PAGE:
Following the tense confirmation hearings of Supreme Court nominee Brett Kavanaugh, Justice Ruth Bader Ginsburg called for the hearings to return to bipartisanship.
In a moment during a speaking engagement at George Washington University on Wednesday, Ginsburg reflected on her nomination process, in which she was confirmed with a 96-3 vote in 1993. "The way it was was right," she said, the Washington Examiner reports. "The way it is is wrong."
On Justice Antonin Scalia, she said he was “certainly a known character,” but was confirmed unanimously. “He had been a law professor and written many things; he had been on the D.C. Circuit,” she said. “The vote was unanimous. Every Democrat and every Republican voted for him.”
Ginsburg also pointed out Justice Stephen Breyer was confirmed a year after her with a 87-9 vote.
“But that’s the way it should be instead of what it’s become — a highly partisan show,” she said. “The Republicans move in lockstep, so do the Democrats.”
Ginsburg said not a single senator asked her about her time at the ACLU. “My White House handlers asked me questions about my ACLU affiliation,” she said. “They were very nervous about it. And I said forget it, just forget it. Nothing you can do would lead me to badmouth the ACLU. And not a single question — no senator asked me any question, not about that.”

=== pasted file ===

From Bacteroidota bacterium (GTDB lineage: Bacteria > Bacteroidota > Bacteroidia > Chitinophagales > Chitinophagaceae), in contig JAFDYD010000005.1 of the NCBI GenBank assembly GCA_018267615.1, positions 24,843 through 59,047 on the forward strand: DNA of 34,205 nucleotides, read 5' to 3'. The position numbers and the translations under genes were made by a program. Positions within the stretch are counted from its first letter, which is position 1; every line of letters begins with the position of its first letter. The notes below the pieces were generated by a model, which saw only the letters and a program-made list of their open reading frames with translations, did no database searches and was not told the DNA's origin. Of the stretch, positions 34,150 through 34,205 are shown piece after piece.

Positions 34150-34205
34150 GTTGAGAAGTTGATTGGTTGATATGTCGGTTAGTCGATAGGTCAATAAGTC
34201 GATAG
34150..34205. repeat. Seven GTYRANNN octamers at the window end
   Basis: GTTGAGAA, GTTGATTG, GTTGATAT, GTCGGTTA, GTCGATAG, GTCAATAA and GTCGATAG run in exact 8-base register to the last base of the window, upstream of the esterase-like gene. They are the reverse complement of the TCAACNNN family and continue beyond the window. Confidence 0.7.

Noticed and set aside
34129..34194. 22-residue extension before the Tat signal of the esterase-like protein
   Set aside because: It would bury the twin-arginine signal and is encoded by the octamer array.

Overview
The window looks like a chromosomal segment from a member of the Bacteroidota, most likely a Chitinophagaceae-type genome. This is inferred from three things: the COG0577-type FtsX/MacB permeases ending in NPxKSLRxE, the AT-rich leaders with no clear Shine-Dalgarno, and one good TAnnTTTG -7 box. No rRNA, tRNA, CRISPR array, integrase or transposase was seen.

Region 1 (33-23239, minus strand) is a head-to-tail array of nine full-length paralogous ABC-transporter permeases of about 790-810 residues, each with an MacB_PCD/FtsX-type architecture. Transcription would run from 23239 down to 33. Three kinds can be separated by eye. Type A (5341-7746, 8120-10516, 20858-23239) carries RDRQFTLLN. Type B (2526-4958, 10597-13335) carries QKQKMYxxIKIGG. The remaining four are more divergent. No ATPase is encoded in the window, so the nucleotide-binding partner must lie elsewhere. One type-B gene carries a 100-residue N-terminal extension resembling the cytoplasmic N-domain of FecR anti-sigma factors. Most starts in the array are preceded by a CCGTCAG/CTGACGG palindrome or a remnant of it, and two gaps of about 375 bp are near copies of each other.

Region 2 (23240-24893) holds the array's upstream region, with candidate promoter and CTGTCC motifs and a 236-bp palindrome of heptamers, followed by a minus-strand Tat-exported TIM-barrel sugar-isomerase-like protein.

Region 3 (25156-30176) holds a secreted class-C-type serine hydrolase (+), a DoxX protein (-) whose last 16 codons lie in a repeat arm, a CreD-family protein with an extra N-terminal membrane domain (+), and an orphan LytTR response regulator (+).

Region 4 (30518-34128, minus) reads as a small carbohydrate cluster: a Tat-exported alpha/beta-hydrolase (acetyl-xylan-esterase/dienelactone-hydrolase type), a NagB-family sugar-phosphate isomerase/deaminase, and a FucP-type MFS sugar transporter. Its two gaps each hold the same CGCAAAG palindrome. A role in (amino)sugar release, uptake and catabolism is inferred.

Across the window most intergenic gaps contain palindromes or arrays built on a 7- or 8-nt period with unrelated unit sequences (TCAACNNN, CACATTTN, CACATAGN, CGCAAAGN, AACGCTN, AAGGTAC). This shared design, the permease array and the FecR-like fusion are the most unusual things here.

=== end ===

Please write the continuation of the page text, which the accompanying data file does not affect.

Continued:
In contrast, the questioning of Kavanaugh focused intensely on his work history at the White House and at other places of employment.
“I wish I could wave a magic wand and have it go back to the way it was,” she added.
Sen. Orrin Hatch (R-UT) said he agreed with Ginsburg in a tweet. “Agreed,” he wrote, “Back when it was about qualifications and judicial philosophy, not about which dishonest smear could get the most retweets.”
The confirmation of Kavanaugh has become so politicized that moderate Republican Sen. Susan Collins said groups have attempted to bribe her to vote against his confirmation. Activists also reportedly sent 3,000 coat hangers to her office in protest.